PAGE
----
Persky also noted that news coverage of the case had significantly impacted Turner, saying: “The media attention that has been given to this case has in a way sort of poisoned the lives of the people that have been affected. … The question I’ve asked myself is … ‘Is state prison for this defendant an antidote to that poison?’”
In her 12-page victim impact statement, that has spread on social media, the woman noted that Turner has only admitted to being drunk that night, but has not acknowledged that he assaulted her and has continued to argue that the encounter was consensual.
The judge seemed to show some sympathy to Turner’s perspective. “I take him at his word that subjectively that’s his version of his events. … I’m not convinced that his lack of complete acquiescence to the verdict should count against him,” he said.
Dauber said she was further shocked to see Persky minimize the significance of the guilty verdicts, which came from a jury of eight men and four women. The judge said at sentencing: “A trial is a search for the truth. It’s an imperfect process.”
Persky also appeared to rely heavily on letters that Turner’s friends and family sent and read an excerpt from a former classmate who told the judge she couldn’t believe the assault allegations.
“To me that just rings true,” the judge said. “It sort of corroborates the evidence of his character up until the night of this incident, which has been positive.”
The letter in question, however, includes a lengthy rant that places blame on the woman for being attacked: “I’m sure she and Brock had been flirting at this party and decided to leave together … I don’t think it’s fair to base the fate of the next ten + years of his life on the decision of a girl who doesn’t remember anything but the amount she drank. … Where do we draw the line and stop worrying about being politically correct every second of the day and see that rape on campuses isn’t always because people are rapists.”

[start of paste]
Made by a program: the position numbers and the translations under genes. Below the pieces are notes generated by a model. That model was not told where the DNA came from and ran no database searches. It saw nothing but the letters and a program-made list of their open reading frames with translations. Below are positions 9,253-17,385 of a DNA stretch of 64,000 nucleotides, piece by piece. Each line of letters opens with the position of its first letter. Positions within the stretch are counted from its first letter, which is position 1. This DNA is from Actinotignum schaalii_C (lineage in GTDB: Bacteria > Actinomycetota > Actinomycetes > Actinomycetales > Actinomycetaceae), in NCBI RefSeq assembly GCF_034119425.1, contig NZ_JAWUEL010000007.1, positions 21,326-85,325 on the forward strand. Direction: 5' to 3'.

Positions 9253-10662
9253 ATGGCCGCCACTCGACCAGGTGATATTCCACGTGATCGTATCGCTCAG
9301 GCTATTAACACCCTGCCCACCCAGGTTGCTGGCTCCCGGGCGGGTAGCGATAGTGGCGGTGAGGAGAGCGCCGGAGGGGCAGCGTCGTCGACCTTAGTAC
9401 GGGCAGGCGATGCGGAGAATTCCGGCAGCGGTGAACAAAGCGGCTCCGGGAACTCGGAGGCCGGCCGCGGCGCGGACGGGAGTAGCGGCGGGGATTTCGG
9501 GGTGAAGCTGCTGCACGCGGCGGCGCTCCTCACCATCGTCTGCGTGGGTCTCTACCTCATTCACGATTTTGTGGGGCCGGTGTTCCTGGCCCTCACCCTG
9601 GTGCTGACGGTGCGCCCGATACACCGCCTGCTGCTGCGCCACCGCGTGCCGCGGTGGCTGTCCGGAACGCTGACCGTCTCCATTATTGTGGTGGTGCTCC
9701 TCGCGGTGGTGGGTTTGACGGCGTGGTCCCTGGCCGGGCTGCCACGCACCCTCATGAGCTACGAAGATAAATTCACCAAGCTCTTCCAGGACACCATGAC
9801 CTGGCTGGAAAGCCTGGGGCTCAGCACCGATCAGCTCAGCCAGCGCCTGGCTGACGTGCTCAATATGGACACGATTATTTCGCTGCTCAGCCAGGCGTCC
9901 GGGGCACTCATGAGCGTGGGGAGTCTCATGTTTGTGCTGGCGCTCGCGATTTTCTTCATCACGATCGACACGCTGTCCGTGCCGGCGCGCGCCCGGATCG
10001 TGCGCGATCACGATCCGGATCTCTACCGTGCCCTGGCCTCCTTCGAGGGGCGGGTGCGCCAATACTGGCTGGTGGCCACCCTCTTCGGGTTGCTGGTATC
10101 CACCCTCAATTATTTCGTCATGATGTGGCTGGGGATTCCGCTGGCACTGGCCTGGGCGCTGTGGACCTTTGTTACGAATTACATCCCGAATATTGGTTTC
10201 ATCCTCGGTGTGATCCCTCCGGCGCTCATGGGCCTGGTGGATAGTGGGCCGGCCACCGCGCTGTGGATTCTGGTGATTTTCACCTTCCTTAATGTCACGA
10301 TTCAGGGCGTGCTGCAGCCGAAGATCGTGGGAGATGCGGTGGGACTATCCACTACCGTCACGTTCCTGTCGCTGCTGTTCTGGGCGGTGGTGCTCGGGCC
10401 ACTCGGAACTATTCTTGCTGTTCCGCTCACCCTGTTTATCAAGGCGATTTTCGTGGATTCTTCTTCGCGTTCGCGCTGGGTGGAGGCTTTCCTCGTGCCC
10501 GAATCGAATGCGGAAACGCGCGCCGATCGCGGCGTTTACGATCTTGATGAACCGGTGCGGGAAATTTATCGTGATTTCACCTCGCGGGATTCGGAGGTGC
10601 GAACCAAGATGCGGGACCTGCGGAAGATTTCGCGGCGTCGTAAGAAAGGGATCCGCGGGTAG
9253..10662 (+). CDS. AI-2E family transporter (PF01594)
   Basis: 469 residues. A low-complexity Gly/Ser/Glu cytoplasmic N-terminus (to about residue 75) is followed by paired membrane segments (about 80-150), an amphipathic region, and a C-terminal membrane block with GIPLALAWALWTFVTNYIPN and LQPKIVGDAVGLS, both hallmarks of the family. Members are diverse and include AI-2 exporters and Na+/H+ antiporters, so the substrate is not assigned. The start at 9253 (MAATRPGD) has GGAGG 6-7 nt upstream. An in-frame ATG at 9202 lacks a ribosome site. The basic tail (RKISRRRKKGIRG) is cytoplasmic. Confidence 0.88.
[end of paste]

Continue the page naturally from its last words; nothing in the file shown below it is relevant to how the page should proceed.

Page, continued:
Persky repeatedly emphasized the effect the case has had on Turner, at one point saying: “The character letters that have been submitted do show a huge collateral consequence for Mr Turner.”
Turner, who withdrew from Stanford, will likely only spend three months in jail.
Dauber also noted that Persky made no mention of a letter signed by more than 250 Stanford students urging him to sentence Turner to at least the minimum years outlined in state law.
“A light sentence, such as probation or a few months in jail, would send the incorrect message that this was not a serious crime. This would undermine the trust in the legal system at large, diminish reporting, and possibly make the Stanford community a more dangerous place for all,” the letter said.
In her letter to the judge, Dauber wrote that Stanford’s surveys have found that 43% of female undergraduates have experienced sexual assault or misconduct, and that more than two-thirds of them said perpetrators took advantage of intoxicated victims. But only 2.7% of students who experienced assault or nonconsensual sexual contact reported it to the university.
Turner’s sentencing only does further damage, Dauber added, noting that she has observed nonviolent drug offenders receive much harsher treatment by judges.
“Aaron Persky is telling these women don’t bother calling police. Even if you get through a trial and even if you manage to get a conviction, I will not impose a serious sanction,” Dauber said.
Dauber said she would be launching a formal campaign this week to recall the judge from office, and a change.org petition calling for him to be removed has already garnered more than 45,000 signatures.
A spokesman for Santa Clara superior court said the judge was barred from commenting on this case while there is an appeal pending. After sentencing, Turner’s attorneys notified court that they intend to appeal the conviction.
In a follow-up email to the Guardian on Monday, the victim said her case speaks to the experiences of women across the country.
“I remain anonymous, yes to protect my identity. But it is also as a statement, that all of these people are fighting for someone they don’t know. That’s the beauty of it. I don’t need labels, categories, to prove I am worthy of respect, to prove that I should be listened to. I am coming out to you as simply a woman wanting to be heard. Yes there is plenty more I’d like to tell you about me. For now, I am everywoman.”
Originally posted by The Guardian
By Sam Levin and Joanna Walters
Click here to read the original article